“Nina Dean has arrived at her early thirties as a successful food writer with loving friends and family, plus a new home and neighbourhood. When she meets Max, a beguiling romantic hero who tells her on date one that he’s going to marry her, it feels like all is going to plan. A new relationship couldn’t have come at a better time – her thirties have not been the liberating, uncomplicated experience she was sold. Everywhere she turns, she is reminded of time passing and opportunities dwindling. Friendships are fading, ex-boyfriends are moving on and, worse, everyone’s moving to the suburbs. There’s no solace to be found in her family, with a mum who’s caught in a baffling mid-life makeover and a beloved dad who is vanishing in slow-motion into dementia.Dolly Alderton’s debut novel is funny and tender, filled with whip-smart observations about relationships, family, memory, and how we live now.” (Amazon)
Thank you to NetGalley and the publisher for my e-copy of this book.
Review of Ghosts by Dolly Alderton
My rating: 4.5/5
Ghosts is one of those contemporary fiction books that really spoke to me. It was poignant and honest. Dolly Alderton’s style is absolutely captivating and engaging. I absolutely loved it. I have the author’s non-fiction, All I Know About Love on my shelf, and I definitely will be reading it soon.
Nina, a successful food writer in her early thirties, is a great voice in voice in Dolly Alderton’s debut novel. Nina is often sharp, blunt and amazingly real. She doesn’t shy away from hard truths about her friends, family and most importantly herself.
Although not unhappy as a single woman Nina wants something more as sees most of her friends expanding their families, getting married or engaged. Life seems to be moving on at a high speed, and Nina, at moments, feels like she’s missing out. What follows is something many of those searching for a relationship experienced – dating app and getting ghosted. And yet, that’s not the most important part of Dolly Alderton’s book – Ghosts underlines the importance of friends and family, even if they have different lives and at moments, they are slipping away from you further and further away. Nina’s friendship with her oldest friend, with whom now she has nothing in common, was tense and full of drama throughout the story, and I loved the resolution in this relationship.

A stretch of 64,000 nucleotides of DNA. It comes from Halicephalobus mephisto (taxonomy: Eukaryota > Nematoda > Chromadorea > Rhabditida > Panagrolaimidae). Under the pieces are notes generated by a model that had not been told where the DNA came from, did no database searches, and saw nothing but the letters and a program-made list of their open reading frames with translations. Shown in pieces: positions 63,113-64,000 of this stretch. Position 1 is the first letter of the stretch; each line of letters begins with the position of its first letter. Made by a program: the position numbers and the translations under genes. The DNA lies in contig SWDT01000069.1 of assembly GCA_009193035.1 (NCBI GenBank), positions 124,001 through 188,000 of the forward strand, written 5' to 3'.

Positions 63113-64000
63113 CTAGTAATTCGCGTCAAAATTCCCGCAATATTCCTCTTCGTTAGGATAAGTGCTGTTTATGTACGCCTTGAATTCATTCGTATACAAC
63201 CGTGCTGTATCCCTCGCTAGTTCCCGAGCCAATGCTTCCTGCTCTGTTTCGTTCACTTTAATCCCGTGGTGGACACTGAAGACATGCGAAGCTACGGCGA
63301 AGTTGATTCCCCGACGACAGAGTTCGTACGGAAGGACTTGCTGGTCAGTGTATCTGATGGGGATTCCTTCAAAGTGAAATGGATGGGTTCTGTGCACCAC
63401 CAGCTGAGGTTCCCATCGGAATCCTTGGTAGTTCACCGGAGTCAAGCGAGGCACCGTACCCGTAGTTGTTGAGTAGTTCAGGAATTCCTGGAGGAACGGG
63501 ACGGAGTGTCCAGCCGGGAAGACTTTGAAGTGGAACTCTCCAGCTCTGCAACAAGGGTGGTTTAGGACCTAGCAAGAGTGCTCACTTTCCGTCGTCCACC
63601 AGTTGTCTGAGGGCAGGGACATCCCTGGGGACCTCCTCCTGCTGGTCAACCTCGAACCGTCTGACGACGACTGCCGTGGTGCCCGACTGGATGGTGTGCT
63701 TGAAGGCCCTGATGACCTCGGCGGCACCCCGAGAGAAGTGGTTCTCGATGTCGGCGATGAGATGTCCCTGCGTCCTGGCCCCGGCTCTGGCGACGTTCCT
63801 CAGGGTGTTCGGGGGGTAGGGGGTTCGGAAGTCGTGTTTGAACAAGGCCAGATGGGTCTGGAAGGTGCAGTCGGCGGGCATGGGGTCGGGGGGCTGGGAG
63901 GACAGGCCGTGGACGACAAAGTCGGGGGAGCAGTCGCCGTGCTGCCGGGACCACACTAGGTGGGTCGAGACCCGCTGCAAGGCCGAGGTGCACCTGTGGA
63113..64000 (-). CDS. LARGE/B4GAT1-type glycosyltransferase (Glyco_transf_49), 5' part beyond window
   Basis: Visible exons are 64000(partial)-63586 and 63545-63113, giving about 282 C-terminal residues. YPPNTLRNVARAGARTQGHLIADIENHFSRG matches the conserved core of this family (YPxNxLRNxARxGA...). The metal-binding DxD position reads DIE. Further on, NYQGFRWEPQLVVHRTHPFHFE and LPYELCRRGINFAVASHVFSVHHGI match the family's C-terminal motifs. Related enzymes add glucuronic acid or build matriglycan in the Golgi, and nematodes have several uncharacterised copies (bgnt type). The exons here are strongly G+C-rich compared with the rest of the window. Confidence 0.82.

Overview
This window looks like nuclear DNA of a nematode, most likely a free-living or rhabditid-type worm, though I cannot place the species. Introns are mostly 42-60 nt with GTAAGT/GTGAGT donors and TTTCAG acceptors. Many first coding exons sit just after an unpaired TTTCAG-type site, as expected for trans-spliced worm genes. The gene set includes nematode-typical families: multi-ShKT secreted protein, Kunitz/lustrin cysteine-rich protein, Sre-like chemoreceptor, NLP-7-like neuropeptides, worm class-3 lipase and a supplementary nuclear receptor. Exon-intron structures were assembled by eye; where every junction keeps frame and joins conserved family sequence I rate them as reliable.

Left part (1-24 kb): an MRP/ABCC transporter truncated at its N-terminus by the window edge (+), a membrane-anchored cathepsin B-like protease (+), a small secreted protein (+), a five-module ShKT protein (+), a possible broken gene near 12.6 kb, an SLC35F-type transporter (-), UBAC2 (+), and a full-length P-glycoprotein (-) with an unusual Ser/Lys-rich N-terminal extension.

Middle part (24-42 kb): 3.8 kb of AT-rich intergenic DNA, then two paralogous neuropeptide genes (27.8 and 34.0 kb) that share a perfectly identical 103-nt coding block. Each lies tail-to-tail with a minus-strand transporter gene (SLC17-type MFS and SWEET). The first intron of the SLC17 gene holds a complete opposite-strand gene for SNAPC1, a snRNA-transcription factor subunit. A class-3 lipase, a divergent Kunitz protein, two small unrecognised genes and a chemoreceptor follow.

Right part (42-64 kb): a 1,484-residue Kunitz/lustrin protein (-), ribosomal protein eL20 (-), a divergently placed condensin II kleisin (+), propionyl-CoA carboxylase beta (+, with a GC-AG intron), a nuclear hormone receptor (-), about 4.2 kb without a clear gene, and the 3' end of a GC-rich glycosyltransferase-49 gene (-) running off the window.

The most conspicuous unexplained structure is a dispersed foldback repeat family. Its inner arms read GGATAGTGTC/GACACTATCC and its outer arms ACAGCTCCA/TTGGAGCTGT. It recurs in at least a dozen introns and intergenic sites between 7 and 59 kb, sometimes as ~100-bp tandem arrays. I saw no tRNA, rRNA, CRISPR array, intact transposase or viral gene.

Ghosts also handled some heavy and painful topics such as dementia, with Nina’s father fading away more and more each day. While it was heartbreaking to witness through Nina’s eyes, I loved the way Nina’s family’s dynamic portrayed – they all have been affected through that so much.
I found myself highlighting my favourite moments, and sentences, as I read Dolly Alderton’s Ghosts. Some fragments will definitely stay in my memory for a long time!
Who is the book for: You will enjoy Dolly Alderton’s novel if you like honest and raw contemporary fiction. It’s definitely one of the best contemporary books I have read this year. Ghosts is getting published on 15th October, and you can get your copy here.